Tuesday, March 27, 2012

A Princess Story - Part I

And here goes year number 2!  I'm going to open this year with a two-parter, a story about a princess.  I don't need to say any more; the story will explain the rest.  Happy reading, and come back next week for the conclusion!

            Once upon a time, there lived a beautiful princess in a magnificent castle.  Her name was Ruby, named for the prettiest gem of them all.  But before we can tell her story, we must first learn about the other cast of characters.
            The merciful ruler:  Ruby’s father King George XXII ruled his kingdom justly.  The people of the kingdom loved him dearly, for he was good to them and helped them prosper.  However, Ruby, who was in her mid-teens, had begun to grow jealous of her father and the love he garnered so easily.
            The innocent sidekick:  Sometimes animals talked to Ruby.  At least that’s what she claimed.  Either way, they kept her company whenever she felt particularly angst-ridden.  The leader of her furry crew was Squealer the Teacup Pig.  Have you seen one of these animals?  They are seriously the cutest living thing alive!  Ahem.  Squealer was known throughout the animal kingdom for his ability to always say the right thing at the right moment.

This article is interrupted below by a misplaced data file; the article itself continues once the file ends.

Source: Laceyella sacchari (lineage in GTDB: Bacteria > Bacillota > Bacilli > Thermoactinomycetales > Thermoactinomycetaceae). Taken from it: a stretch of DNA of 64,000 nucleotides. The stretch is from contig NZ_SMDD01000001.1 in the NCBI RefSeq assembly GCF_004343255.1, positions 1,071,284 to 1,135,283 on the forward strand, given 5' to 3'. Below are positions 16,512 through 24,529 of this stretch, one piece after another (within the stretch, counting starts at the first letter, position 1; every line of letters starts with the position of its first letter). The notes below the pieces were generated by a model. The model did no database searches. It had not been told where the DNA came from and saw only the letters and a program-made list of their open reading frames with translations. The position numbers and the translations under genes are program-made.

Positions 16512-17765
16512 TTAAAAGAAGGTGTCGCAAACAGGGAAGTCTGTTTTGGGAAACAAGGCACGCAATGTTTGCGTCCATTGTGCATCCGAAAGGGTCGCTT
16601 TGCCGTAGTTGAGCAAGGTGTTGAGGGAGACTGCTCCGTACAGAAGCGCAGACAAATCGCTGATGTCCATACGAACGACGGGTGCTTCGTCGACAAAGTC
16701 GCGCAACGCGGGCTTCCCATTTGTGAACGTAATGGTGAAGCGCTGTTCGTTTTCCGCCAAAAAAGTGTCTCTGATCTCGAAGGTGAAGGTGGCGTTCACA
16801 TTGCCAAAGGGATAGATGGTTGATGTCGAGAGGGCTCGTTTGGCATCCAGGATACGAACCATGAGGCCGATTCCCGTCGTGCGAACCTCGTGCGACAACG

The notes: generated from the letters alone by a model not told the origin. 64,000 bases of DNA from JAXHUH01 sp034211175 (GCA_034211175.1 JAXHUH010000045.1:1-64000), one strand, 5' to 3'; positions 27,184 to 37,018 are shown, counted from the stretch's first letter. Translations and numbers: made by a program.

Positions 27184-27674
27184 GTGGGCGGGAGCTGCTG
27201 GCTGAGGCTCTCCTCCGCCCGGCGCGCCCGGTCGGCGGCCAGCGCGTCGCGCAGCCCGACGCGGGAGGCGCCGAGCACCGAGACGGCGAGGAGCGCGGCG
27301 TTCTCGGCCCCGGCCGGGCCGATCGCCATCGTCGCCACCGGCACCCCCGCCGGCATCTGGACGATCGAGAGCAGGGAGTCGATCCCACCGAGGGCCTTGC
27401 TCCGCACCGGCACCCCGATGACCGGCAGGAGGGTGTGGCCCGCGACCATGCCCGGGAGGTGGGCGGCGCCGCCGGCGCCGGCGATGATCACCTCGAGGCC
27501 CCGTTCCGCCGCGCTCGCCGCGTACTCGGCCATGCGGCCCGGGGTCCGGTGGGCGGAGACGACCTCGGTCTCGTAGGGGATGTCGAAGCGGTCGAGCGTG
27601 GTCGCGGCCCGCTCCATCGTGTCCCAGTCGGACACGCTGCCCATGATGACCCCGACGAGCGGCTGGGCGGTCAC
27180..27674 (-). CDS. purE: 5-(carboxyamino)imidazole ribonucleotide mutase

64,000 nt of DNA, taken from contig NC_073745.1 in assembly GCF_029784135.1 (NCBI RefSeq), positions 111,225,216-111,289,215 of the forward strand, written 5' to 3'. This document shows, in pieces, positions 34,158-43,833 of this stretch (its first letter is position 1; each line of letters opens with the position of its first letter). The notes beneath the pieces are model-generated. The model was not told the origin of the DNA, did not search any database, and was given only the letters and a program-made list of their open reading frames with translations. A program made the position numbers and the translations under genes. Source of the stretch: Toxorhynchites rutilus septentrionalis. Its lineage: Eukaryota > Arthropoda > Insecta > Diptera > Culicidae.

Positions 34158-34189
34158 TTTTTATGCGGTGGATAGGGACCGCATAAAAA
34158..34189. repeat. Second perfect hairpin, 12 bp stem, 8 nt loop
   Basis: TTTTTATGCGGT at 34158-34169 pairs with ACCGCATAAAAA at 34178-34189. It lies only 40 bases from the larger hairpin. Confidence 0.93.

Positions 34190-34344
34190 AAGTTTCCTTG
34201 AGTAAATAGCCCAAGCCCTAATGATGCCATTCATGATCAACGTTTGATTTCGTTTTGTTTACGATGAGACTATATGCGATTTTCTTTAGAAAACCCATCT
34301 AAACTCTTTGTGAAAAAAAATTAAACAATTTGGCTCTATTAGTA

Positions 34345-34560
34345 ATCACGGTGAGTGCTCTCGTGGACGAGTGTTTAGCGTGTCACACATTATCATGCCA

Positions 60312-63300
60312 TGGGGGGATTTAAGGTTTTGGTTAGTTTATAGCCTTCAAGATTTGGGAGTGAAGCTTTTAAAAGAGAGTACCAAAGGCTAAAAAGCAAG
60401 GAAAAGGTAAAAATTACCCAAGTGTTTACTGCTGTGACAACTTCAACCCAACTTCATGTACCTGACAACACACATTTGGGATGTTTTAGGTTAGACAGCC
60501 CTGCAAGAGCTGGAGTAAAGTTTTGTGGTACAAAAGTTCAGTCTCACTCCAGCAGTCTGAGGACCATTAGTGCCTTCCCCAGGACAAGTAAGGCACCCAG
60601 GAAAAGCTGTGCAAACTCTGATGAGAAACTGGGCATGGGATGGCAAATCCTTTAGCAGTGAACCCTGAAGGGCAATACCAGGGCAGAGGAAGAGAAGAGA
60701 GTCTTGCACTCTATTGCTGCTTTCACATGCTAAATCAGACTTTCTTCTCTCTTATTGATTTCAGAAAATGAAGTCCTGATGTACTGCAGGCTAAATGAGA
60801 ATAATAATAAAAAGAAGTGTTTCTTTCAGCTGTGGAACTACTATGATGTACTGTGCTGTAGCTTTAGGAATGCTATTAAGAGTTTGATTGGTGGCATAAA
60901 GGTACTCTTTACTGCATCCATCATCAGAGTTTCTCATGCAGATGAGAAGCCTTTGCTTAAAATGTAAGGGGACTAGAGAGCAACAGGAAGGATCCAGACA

The handsome warrior:  Gregory was born an ordinary peasant.  Like all ordinary peasant boys, he was in love with Princess Ruby.  Unlike all ordinary peasant boys, he decided to do something about it.  He knew Ruby wouldn’t notice him until he did something heroic, so he went to Night School for Knights.  After graduation—and becoming Sir Gregory—he departed for Darkness Mountain where the hideous Black Dragon dwelled.  Sir Gregory’s goal was to slay the dragon, bring back its head as proof (a gross and unnecessary gesture), and win the princess’s heart.